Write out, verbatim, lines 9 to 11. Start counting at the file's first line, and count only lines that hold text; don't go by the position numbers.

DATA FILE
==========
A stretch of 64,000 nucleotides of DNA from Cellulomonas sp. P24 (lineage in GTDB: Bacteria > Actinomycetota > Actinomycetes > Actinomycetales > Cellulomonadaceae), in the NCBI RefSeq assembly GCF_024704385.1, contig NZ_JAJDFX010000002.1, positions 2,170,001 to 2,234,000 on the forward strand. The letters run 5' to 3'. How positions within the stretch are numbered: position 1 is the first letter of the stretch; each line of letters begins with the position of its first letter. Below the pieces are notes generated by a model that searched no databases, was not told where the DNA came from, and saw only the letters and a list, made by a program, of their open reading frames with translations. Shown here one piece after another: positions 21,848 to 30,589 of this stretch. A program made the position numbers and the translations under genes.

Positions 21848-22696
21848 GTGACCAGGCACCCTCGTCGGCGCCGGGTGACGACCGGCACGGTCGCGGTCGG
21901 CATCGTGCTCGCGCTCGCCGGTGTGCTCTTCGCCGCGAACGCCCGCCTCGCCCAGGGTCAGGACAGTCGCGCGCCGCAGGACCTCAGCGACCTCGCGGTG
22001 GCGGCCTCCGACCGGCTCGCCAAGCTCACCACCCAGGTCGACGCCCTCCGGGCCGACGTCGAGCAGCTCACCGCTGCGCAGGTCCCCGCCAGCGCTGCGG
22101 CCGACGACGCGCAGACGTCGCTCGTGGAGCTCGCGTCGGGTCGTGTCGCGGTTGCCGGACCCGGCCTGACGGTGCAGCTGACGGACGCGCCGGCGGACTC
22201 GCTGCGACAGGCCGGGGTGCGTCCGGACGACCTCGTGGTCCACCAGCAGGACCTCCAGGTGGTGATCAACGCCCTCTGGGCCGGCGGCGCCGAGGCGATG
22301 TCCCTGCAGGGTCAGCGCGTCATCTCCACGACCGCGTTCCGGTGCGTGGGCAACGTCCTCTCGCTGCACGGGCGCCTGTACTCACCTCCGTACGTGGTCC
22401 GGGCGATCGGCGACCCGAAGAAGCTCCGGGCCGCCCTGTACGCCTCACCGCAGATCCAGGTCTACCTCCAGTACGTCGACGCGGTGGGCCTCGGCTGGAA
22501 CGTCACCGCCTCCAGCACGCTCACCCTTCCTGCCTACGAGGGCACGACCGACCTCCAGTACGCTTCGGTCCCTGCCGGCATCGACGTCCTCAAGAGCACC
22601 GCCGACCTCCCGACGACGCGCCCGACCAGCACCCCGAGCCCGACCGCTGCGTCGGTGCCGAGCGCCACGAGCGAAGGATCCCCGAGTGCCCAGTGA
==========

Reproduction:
22401 GGGCGATCGGCGACCCGAAGAAGCTCCGGGCCGCCCTGTACGCCTCACCGCAGATCCAGGTCTACCTCCAGTACGTCGACGCGGTGGGCCTCGGCTGGAA
22501 CGTCACCGCCTCCAGCACGCTCACCCTTCCTGCCTACGAGGGCACGACCGACCTCCAGTACGCTTCGGTCCCTGCCGGCATCGACGTCCTCAAGAGCACC
22601 GCCGACCTCCCGACGACGCGCCCGACCAGCACCCCGAGCCCGACCGCTGCGTCGGTGCCGAGCGCCACGAGCGAAGGATCCCCGAGTGCCCAGTGA